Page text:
Sunday 25 August 2019

France faces legal threats over digital tax

Expect a lot of legal challenges, said Giuseppe de Martino, president of the French tech industry group ASIC. Stock image
Expect a lot of legal challenges, said Giuseppe de Martino, president of the French tech industry group ASIC. Stock image
Donal O'Donovan

Donal O'Donovan

France's decision to press ahead with a 3pc tax on digital revenues may open the door to a host of legal challenges by companies, and an investigation by the US into potential unfair trade policies.

The tax was approved by the French parliament on Thursday. Ireland is among the countries that blocked a European Union wide tax, before France pressed ahead on its own. The tax will hit about 30 companies, including major Irish employers Apple, Facebook and Google. It could also lower the tax take here from companies affected.

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Challenges on the grounds that the tax violates French or EU law, or bilateral tax treaties, might result in the levy being stalled or overturned, although that could take years.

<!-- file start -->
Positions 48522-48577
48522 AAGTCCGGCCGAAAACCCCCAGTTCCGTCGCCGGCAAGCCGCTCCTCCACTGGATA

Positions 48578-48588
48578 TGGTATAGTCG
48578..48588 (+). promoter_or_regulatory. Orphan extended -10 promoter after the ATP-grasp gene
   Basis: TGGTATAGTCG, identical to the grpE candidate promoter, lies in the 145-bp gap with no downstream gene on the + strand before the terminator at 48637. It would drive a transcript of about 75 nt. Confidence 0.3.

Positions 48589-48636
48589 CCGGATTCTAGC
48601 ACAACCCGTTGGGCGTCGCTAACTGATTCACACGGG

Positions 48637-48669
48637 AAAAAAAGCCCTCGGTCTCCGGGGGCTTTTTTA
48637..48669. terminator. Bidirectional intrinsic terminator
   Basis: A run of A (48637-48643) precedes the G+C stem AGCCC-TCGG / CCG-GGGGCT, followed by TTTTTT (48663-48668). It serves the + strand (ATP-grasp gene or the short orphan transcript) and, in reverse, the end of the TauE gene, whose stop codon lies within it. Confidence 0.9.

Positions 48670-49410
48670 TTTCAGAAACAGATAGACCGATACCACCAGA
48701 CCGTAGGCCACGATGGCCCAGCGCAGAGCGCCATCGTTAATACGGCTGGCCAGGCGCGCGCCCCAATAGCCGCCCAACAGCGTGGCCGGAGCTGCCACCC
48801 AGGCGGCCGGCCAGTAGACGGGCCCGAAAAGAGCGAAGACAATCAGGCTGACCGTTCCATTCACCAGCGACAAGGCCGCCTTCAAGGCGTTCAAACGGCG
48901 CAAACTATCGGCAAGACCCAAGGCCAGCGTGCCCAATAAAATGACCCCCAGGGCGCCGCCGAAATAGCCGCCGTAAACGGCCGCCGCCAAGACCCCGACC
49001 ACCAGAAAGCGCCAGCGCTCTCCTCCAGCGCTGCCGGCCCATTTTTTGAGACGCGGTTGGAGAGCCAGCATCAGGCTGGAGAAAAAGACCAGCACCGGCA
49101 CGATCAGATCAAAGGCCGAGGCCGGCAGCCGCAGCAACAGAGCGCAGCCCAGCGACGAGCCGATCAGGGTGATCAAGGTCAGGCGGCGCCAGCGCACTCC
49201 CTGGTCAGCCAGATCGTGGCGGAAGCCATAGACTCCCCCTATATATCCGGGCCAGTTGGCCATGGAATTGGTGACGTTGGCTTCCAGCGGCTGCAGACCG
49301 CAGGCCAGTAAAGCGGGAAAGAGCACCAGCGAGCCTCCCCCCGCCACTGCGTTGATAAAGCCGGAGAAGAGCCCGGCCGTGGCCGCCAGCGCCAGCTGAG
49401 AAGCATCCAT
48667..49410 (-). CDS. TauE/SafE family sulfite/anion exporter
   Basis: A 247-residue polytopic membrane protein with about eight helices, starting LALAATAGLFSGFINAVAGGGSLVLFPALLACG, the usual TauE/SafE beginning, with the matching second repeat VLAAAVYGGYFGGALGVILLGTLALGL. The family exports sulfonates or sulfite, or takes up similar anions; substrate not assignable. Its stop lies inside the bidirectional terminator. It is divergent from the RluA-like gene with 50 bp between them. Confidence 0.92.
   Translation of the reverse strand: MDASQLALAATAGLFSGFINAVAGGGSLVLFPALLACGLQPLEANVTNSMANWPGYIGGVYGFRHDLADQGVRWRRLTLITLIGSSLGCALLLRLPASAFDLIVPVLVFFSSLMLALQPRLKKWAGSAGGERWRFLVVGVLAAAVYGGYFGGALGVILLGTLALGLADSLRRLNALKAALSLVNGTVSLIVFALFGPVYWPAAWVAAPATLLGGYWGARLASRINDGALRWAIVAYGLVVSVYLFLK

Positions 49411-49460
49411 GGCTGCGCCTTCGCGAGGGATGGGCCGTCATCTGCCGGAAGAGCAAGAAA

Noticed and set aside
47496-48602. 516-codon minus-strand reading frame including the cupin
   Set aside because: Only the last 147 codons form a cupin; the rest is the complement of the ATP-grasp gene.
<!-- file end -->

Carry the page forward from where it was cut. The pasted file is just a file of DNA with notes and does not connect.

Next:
Expect a lot of legal challenges, said Giuseppe de Martino, president of the French tech industry group ASIC.

"It's a taxation on revenues (and not on profits), encouraging companies to reduce their level of investments and innovation," he said.

Tech companies fear they will face a complicated patchwork of unilateral digital tax measures, as more than half a dozen countries consider similar proposals. France's move, due later this year, would impose the tax on companies that have more than €750m in worldwide sales, including more than €25m in France, from certain digital activities.

Countries such as the Czech Republic and Austria are considering their own versions.

Tech giants face payments in the tens of millions under the measure. France forecasts that the tax could bring in as much as €500m a year.

The US government says it will conduct a so-called Section 301 investigation into the French tax.

That could mean tit-for-tat tariffs on French wine or other imports.

Additional reporting Bloomberg

Irish Independent

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